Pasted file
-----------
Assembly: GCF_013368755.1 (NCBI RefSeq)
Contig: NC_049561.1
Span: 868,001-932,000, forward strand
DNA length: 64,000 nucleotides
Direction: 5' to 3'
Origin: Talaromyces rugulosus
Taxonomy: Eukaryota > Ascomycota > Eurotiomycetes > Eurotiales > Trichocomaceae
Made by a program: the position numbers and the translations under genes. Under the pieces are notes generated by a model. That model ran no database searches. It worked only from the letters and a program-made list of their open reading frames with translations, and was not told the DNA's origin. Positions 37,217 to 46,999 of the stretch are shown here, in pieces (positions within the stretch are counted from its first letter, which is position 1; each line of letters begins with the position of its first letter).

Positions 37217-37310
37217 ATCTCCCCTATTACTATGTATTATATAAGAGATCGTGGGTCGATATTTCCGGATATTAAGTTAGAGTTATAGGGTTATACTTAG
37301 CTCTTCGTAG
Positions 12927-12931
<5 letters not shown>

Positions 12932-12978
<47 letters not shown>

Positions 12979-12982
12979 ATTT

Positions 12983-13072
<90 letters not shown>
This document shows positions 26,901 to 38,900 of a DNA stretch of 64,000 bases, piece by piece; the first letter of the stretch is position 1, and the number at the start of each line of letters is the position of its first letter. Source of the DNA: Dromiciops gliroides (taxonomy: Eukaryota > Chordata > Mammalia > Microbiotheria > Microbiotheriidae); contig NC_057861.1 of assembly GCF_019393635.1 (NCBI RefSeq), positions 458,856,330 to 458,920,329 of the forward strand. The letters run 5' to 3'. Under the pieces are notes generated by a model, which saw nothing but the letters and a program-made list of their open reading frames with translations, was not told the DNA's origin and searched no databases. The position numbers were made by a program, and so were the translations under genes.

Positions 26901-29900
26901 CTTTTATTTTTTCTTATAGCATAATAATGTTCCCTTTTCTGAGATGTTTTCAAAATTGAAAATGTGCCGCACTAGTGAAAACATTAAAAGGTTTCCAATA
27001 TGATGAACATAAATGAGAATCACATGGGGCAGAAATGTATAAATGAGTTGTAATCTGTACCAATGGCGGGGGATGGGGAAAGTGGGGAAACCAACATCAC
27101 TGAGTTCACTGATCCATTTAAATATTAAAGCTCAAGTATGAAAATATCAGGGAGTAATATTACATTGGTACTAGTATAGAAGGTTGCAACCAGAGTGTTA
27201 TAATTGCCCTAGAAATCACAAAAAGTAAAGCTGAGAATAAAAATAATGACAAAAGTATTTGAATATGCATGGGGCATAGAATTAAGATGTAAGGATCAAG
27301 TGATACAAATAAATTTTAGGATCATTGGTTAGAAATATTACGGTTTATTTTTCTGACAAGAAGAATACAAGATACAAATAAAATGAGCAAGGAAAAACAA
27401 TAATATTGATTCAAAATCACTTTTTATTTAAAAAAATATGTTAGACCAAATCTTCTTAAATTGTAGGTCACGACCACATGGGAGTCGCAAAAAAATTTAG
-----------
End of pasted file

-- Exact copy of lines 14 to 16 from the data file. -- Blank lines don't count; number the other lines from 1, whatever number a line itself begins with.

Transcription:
Positions 12932-12978
<47 letters not shown>

Positions 12979-12982